On International Day of Women and Girls in Science, we celebrate stories like Sarah Nelson’s. Since her earliest memories, Nelson, a Medical Assistant (MA) at Quincy Medical Group (QMG), has been driven by a passion to care for others. Initially aspiring to become a veterinarian, her trajectory shifted during a pivotal fifth-grade project, sparking a change that led her to the path she’s on today.
“We did a unit in my science class that my teacher called ‘Code Blue.’ We were split into groups, and each group was assigned a certain system of the body to research,” she said. “My group was assigned the heart. I remember at the time thinking, ‘This is really cool.’ I had always liked science, but this experience made me want to learn even more.”
During her college years at Quincy University, Nelson juggled multiple responsibilities. Alongside her studies, she worked part-time as a Patient Access Representative (PAR) at QMG and balanced her commitment to the women’s basketball team. Her role as a PAR provided her with invaluable insights into the world of healthcare, reinforcing her passion for pursuing a career in medicine.
“I floated to different departments, so I got to see a lot of different things as a PAR. It opened my eyes to being in healthcare because, on paper, you can think that’s what you want to do, but until you see it firsthand, you don’t truly know. It made me realize I was headed in the right direction.”
Initially setting out to study pre-med, Nelson envisioned herself as a doctor. However, her path took a turn when she discovered the role of Physician Assistant (PA).
To advance her education, it was necessary for her to provide documented hours in healthcare. With guidance from her leader at QMG, she made the transition from PAR to Medical Assistant (MA) last year. Initially, she floated between different departments, including primary care and specialty care, gaining exposure to a variety of medical practices, and establishing connections with both patients and healthcare professionals.
Earlier this year, she joined the Family Practice department at QMG and became part of Dr. Matthew Brink’s care team. Reflecting on this experience, she described it as “rewarding and educational.” Through this experience, she has grown her skills and gained a deeper understanding of medical procedures and decision-making processes. Dr. Brink has served as a mentor, fostering a supportive environment for learning and growth.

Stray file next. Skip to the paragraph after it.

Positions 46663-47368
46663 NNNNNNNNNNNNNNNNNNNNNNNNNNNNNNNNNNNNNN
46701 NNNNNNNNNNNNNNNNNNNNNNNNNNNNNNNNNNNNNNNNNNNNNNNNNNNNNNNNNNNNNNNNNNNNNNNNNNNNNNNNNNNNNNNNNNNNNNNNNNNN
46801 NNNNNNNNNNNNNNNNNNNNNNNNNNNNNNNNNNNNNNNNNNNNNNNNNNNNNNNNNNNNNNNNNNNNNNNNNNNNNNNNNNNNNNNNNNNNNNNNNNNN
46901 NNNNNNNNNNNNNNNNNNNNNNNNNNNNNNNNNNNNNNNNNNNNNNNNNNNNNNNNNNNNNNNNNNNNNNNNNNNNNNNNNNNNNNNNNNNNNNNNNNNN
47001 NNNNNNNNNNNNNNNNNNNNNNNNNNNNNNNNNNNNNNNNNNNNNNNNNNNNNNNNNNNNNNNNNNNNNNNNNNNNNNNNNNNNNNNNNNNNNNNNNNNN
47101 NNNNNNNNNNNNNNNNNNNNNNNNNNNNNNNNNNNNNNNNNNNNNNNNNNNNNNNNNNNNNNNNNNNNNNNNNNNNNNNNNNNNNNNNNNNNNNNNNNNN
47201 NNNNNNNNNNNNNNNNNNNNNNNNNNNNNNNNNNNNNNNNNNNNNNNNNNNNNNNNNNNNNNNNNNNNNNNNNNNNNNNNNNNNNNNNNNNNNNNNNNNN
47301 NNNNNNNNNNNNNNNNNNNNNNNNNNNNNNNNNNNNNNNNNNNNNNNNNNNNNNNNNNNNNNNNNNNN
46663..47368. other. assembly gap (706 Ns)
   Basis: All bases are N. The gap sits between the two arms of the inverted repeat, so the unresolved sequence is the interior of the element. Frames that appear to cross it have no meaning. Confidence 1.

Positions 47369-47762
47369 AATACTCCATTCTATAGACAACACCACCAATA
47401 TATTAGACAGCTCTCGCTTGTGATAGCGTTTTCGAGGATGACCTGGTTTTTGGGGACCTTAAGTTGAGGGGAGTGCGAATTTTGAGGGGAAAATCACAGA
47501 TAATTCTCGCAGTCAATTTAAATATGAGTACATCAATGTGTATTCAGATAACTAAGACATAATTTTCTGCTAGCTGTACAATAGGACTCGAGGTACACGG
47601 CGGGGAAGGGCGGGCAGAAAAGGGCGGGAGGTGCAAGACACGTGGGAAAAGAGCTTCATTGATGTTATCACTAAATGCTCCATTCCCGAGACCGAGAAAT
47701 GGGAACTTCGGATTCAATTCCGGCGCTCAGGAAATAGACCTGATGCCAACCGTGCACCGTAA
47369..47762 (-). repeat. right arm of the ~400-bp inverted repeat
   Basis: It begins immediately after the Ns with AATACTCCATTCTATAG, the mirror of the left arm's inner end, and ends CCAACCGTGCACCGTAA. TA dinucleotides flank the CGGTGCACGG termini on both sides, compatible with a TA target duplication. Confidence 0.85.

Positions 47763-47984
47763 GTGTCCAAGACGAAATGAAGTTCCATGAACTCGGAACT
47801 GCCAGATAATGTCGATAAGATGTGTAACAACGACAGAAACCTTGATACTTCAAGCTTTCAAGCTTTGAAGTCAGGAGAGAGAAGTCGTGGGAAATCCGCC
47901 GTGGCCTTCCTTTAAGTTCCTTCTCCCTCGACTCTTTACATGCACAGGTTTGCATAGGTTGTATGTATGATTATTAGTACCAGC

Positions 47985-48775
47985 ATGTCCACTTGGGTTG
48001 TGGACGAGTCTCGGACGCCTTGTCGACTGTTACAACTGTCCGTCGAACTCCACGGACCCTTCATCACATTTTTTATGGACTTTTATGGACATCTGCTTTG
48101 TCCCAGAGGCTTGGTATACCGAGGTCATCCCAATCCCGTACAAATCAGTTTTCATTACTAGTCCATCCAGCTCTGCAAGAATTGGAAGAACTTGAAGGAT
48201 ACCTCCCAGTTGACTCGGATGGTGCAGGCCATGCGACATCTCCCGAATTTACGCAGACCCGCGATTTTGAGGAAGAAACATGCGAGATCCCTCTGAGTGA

The medical field is a lot about science, but it’s also a lot about people. Nelson said she learns from her patients every day, giving her an appreciation for everyone’s individual experiences.
“I think I’ve come to gain more understanding of people and what they’ve been through and how that impacts their health. I think especially in the MA role, you get to know patients a lot better. I feel like it’s easier to build connections and you can really appreciate all the differences that everyone has,” Nelson added.
Nelson hopes to become a role model for young girls aspiring to careers in STEM [Science, Technology, Engineering, Mathematics] and healthcare, aiming to show them that they too can thrive in her position. Reflecting on her own upbringing, she recalls, “When I was growing up, the image of a doctor in my mind was a man. I don’t know why we think that way, but I did. Often, it’s not until you’re older and gain experience that you realize, ‘Hey, I can do this too.’ Getting exposure to the healthcare field has been crucial.”
She emphasizes the importance of experiencing the field firsthand through working in the field or shadowing. “Shadowing a healthcare provider is a great way to gain exposure to healthcare. If you’re thinking, ‘Hey, this might be something I want to do,’ shadow someone. If we can create opportunities to bring in younger girls and help them explore science and its future possibilities, that would be amazing.”
Nelson is grateful for the opportunities she’s had in Quincy and QMG. Growing up in Quincy and engaging in community service activities, she embodies a commitment to serving others and improving the well-being of her community.
As she prepares for her steps, Nelson remains steadfast in her determination to make a difference in the lives of others and hopes to return to her hometown after PA school to care for a community that has meant so much to her.